Cheers
      GPC

      Like 3
  2. Camaro Joe

    Larry, that’s not just a generator. It has the power steering pump built into the back of it. Those are really hard to find and pricey if you can even get one. I couldn’t find one for anything less than “really expensive” when I changed my 57 to late model power steering in 1990, so I figured out how to make a normal power steering pump fit.

    That’s almost impossible with a 55/57 block, but I put a 302 in mine so it had side motor mounts and the holes in the front of the block could be used.

    I passed on an original Arizona Nomad that needed restored in 1976 for $1500. I was just out of college and didn’t have a place to work on it.

    I was in better shape when the 57 Bel Air my cousin bought from the original owner in Palm Springs CA got passed through the family in 1978. I traded a real nice 62 Impala and $1000 for it. A bunch of my cousins want the 57 back, but they’re going to have to out live me to get it. I lost the 62 Impala for 18 years but eventually got it back too.

    Like 12
  3. Eric

    Is it weird that I could care less about the 57 Bel Air, but the Nomad is on my all time favorites list? Great find.

    Like 7
  4. 8banger Dave Member

    Cool as can be and I am pleased that the tailgate isn’t rotten!

    Like 2
  5. Andy

    Looks like a stick shift, 3 on the tree. Great potential!!

    Like 1
    • Dusty Stalz

      It’s an automatic.

      Like 3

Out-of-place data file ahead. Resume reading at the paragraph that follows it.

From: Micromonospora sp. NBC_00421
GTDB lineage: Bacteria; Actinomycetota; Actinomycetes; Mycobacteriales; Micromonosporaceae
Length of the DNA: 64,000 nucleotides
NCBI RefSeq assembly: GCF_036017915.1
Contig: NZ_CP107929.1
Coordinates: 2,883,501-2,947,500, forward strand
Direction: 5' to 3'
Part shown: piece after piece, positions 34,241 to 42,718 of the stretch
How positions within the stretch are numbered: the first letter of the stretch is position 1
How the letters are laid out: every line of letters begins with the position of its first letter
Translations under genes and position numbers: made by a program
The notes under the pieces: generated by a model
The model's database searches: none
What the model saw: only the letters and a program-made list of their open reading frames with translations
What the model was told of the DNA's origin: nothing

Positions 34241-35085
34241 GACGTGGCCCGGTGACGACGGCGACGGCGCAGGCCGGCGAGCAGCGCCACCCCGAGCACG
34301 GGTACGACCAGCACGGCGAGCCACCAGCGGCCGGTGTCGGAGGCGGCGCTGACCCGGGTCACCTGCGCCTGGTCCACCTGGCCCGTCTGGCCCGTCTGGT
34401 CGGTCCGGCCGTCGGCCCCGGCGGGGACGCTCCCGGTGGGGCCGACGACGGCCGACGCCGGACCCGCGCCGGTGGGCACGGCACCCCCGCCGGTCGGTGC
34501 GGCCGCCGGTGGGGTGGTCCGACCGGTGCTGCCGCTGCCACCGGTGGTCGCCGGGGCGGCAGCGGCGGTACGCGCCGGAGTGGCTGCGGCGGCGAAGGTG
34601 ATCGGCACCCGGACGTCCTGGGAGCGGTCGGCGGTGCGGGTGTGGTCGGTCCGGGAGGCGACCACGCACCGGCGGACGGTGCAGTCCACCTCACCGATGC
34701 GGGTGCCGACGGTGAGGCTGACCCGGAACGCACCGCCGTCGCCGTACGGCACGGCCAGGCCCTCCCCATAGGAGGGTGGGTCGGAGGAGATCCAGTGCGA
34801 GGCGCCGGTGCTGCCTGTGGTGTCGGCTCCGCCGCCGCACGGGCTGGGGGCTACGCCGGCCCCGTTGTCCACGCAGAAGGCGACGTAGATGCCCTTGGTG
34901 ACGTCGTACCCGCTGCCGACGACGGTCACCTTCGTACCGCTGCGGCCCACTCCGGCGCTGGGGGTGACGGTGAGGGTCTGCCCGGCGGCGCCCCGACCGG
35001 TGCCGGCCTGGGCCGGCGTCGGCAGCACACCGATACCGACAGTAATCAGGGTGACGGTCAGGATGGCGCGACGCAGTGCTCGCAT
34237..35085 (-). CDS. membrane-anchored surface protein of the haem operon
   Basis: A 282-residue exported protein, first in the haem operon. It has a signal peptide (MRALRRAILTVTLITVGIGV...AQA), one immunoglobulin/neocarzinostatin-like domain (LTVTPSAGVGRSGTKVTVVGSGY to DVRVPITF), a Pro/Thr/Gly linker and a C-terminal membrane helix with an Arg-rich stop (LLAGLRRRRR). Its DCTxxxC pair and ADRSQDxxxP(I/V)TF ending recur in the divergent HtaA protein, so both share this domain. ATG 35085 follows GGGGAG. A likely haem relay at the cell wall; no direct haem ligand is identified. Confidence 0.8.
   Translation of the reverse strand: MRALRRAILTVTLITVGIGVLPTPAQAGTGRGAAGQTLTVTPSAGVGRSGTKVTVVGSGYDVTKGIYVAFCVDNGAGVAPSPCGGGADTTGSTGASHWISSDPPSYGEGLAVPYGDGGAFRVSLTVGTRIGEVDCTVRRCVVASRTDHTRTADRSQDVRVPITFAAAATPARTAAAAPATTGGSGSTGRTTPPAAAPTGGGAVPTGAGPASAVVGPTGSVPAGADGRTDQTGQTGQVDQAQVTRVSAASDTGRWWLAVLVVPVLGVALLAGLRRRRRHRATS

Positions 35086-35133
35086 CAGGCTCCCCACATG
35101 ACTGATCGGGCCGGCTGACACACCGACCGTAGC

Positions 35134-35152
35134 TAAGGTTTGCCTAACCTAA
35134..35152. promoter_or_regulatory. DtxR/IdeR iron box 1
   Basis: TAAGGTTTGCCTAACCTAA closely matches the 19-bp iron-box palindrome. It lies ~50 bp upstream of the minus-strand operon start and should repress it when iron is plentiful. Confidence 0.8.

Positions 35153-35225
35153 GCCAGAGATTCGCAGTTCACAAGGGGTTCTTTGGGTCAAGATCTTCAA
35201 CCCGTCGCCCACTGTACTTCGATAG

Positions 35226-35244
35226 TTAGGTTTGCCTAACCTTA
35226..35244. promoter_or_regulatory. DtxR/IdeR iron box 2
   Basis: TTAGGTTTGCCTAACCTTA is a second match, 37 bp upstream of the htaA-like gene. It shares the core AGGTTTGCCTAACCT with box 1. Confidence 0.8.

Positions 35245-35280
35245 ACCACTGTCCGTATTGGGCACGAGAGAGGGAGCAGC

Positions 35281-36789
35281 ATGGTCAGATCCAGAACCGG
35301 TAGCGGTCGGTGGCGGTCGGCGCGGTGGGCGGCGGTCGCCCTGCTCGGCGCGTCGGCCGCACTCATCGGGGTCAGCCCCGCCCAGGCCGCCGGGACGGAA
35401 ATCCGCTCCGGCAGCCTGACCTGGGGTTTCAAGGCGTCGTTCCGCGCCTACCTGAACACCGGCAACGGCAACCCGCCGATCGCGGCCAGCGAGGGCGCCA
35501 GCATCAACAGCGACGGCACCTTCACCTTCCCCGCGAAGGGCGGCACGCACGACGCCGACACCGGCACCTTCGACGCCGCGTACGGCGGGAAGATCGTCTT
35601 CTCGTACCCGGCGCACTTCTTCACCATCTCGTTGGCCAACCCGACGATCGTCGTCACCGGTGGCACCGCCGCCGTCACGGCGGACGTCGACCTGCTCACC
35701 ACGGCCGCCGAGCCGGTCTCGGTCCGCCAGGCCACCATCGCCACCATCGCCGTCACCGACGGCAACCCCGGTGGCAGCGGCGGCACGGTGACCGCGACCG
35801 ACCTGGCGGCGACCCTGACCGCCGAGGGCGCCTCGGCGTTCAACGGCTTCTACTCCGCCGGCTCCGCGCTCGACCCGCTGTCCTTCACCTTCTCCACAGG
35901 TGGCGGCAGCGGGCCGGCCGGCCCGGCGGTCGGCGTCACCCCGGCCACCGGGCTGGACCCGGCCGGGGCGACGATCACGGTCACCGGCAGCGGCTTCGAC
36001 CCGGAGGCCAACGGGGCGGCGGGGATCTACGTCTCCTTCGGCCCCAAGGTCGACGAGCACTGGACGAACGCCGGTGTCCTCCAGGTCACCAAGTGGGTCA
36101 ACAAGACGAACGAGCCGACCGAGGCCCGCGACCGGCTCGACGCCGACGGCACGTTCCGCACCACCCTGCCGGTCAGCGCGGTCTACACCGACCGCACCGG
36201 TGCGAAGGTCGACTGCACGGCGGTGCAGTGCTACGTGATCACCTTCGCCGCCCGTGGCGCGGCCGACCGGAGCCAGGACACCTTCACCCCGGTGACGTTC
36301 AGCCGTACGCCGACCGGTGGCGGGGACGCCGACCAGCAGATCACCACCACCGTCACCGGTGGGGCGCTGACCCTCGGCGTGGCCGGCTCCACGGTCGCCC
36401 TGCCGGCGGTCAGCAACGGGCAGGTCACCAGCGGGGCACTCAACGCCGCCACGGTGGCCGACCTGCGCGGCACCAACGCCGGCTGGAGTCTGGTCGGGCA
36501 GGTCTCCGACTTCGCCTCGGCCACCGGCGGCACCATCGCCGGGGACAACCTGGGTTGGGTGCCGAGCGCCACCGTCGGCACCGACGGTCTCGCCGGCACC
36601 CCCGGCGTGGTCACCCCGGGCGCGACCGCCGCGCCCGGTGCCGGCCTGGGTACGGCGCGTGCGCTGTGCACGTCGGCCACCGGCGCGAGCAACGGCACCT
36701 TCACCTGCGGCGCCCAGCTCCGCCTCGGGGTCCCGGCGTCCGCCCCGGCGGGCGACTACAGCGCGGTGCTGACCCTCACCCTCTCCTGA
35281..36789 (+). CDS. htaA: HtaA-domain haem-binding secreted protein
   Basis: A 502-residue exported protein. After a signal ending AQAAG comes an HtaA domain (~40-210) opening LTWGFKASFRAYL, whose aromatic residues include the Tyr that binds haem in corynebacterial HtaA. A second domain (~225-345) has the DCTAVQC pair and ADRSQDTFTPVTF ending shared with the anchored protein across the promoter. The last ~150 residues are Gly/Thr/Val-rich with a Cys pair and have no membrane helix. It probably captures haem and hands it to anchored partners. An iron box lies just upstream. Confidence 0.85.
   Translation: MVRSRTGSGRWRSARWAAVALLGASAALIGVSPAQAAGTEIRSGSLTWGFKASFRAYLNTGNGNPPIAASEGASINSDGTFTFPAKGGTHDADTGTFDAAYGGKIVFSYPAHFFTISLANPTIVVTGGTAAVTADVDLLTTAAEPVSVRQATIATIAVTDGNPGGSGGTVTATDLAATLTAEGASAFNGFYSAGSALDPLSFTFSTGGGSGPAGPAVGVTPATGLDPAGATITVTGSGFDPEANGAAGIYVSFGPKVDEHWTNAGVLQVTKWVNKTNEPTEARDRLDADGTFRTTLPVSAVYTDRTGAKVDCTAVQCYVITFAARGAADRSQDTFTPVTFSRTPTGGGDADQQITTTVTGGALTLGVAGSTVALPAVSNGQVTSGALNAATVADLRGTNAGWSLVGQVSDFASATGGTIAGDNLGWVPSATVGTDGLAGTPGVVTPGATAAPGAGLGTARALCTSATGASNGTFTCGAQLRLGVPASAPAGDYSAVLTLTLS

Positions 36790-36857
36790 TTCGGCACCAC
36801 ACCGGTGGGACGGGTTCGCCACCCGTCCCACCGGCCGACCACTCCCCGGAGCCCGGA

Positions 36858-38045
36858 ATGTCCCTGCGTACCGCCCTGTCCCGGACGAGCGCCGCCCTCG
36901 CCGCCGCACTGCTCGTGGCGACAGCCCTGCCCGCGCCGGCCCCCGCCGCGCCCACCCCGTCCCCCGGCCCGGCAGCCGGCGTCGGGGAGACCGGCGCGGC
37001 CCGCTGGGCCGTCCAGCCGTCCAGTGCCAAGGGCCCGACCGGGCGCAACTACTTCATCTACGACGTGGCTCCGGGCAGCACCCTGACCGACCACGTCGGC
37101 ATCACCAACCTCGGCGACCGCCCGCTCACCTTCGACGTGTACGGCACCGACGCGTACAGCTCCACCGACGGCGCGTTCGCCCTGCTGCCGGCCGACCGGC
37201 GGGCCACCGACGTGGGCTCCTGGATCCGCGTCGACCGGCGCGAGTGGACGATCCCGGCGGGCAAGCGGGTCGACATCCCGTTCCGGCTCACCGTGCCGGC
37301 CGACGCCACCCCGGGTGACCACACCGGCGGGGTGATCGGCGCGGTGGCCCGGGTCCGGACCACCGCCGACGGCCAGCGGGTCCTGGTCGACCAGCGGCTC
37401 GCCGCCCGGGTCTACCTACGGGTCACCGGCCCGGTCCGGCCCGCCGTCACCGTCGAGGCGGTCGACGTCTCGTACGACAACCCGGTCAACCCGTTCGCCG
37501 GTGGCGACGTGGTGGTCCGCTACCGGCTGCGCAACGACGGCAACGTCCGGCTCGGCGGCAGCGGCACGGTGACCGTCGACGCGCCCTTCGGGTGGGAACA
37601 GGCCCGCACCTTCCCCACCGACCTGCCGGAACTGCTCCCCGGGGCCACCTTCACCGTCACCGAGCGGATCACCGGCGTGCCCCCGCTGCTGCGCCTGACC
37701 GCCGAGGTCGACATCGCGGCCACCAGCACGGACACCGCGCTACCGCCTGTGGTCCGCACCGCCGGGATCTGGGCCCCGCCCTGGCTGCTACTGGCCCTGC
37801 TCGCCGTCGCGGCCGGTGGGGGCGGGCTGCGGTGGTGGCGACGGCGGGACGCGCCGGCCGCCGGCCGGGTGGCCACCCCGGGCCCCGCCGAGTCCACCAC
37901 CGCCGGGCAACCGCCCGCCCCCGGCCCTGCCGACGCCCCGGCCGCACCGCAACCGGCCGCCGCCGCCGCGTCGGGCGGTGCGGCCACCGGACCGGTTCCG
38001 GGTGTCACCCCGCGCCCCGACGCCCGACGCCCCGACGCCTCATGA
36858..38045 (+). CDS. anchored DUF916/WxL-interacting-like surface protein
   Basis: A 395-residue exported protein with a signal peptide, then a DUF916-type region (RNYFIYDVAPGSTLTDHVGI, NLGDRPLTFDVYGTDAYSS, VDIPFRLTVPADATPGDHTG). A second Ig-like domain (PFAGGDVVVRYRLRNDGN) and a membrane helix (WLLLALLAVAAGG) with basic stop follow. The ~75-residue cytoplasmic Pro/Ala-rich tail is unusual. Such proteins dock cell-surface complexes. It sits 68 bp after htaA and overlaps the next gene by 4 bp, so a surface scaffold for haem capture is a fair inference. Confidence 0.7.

6. Poncho

    Nice. A two door station wagon. Now that’s cool. The tri fives are alway on the expensive side but good aftermarket parts availability make it doable if you have to have one. Won’t be a cheap project.

  7. Del

    Its a Nomad so it will bring a good buck

    There is a lot of rust

    One would have to see the bottom of the car to make a decision

  8. Gaspumpchas

    Definitely on all counts, Del I don’t get these sellers who don’t photograph the underbelly. That’s the deal breaker.If the frame is rotten, all bets are off. And like I have said, inspection of all these cars is a must!
    Cheers
    GPC

    Like 1
  9. Jeff

    I hope the seller has the VIN incorrect. B57 would be a 6 cyl (no V) and a 210 model (A 150 B 210 C Bel Air) All Nomads were Bel Air trim. A V8 Bel Air VIN would start VC57. Something is messed up with the title/registration if it starts B57

    Like 2
  10. stillrunners stillrunners Member

    What I love about guys that know – thanks Jeff – thought this was a good buy for the money with it’s completeness – nice glass – floors – seat – tailgate….trim and frames are the easy parts………not like a 55 Nomad and the lowest production of the Chevie’s………

  11. jimmy the orphan

    This thing is in real bad shape. Somebody slapped bondo all over the place before it was painted blue. They even painted the engine blue ! blue is Ford color. that’s a bad JU JU right there. LOL.Its been sitting out under some tree’s for quite awhile looks like to me.See the rust streaks on the front bumper from the rain running off the hood ? Must of been a pile of leaves on the hood and top.Water was getting inside so its rusting from the outside in and the inside out. I would be shocked if the frame was not very rotten. That’s why no pic’s. The engine doesn’t run. Is it seized ? block cracked from freezing weather? I wouldn’t pay 17 grand for this car if it was the last one. maybe if viewed in person 6-7k. otherwise NG. Later……………………………………JIMMY

    Like 2
  12. TimM

    Great find and really unlikely that it hasn’t been modified in any way and is still mostly stock!!! You just Don’s see them like this!! The outside looks a little like a stucco bathtub I once had!!!